The nostalgia for Bush is certainly enhanced by the stark contrast between his Brahmin, New England absence of braggadocio and the crude narcissism of the current occupant of the Oval Office. Bush’s self-confidence in the role of statesman was doubtless influenced by his having been surrounded by powerful politicians — his father was a U.S. senator from Connecticut — his entire life. A member of Congress once described to me Bush’s comment to Democratic Rep. Dan Rostenkowski, with whom he had served in the House, as he settled into his chair in the Oval Office. “Danny!” Bush 41 reportedly exclaimed, “Can you believe I’m the [expletive deleted] president of the United States?” 

Bush had a deep appreciation for the role Congress played in the policymaking process although his service in the House was limited to just two terms. Despite subsequently holding a litany of high offices — CIA  director, ambassador to China and to the United Nations, Vice President — Bush may well have shared a sentiment I have heard from many whom moved on from the South wing of the Capitol: no job was more fun than being a member of the House.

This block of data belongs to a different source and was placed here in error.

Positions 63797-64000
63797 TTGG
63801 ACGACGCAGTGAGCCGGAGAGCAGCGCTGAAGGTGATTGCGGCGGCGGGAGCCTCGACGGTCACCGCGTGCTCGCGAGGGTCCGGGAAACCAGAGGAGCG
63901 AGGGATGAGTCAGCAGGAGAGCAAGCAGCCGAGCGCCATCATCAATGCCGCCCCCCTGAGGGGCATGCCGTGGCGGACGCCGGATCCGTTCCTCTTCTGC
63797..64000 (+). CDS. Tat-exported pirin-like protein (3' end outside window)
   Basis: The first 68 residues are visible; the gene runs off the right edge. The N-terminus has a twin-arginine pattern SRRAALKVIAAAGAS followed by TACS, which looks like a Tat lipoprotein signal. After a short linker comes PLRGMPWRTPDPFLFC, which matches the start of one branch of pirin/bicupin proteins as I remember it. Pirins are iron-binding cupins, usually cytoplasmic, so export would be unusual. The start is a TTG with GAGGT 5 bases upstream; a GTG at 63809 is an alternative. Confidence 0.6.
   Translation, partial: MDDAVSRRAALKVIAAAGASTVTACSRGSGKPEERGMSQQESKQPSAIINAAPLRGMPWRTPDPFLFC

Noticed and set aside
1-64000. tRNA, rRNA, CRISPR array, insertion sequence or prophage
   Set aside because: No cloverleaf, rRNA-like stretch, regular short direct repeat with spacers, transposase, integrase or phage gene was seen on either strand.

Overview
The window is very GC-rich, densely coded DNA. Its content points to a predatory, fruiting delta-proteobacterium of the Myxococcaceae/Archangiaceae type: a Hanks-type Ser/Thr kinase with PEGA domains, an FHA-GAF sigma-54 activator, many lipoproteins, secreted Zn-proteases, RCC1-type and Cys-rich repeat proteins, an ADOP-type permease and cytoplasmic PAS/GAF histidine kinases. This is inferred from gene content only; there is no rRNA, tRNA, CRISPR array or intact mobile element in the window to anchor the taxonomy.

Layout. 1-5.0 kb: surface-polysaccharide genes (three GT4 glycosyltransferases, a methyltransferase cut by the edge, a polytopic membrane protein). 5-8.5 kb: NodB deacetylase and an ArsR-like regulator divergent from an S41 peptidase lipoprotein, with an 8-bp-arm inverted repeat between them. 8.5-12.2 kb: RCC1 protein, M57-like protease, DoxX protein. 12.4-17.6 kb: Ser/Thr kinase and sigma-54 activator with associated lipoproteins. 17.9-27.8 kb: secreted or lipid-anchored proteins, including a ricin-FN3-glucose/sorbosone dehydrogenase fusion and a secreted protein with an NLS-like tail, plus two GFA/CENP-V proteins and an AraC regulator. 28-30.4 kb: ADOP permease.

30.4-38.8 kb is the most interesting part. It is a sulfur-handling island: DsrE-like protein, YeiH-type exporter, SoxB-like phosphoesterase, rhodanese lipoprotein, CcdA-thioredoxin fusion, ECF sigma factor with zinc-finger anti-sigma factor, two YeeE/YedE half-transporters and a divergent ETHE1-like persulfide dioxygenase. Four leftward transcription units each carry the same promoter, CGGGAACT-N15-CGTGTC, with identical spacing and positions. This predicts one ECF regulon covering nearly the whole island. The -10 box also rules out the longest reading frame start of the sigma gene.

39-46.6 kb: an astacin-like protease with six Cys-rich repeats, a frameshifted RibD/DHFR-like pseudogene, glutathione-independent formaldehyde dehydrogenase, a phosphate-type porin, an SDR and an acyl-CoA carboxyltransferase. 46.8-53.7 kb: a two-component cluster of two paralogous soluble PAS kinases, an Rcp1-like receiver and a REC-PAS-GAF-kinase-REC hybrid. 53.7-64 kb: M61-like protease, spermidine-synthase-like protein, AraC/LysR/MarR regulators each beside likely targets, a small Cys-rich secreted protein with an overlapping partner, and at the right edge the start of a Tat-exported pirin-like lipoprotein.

Indeed, even as president, Bush would use his lifetime privileges in the House gym to play vigorous games of paddle ball (I think it was) with current members, understanding as some of his successors did not the enormous value of developing and nurturing personal ties with those you will need to implement your legislative agenda. Of course, with both houses of Congress in Democratic hands during his presidency (the Senate had been in Republican control for three quarters of the Reagan years), one might say Bush had little option but to find ways to cooperate with Democrats, but Bush’s efforts paid off when he needed congressional support for the war against Saddam Hussein’s invasion of Kuwait or for the urgent tax increase that may well have cost him his presidency.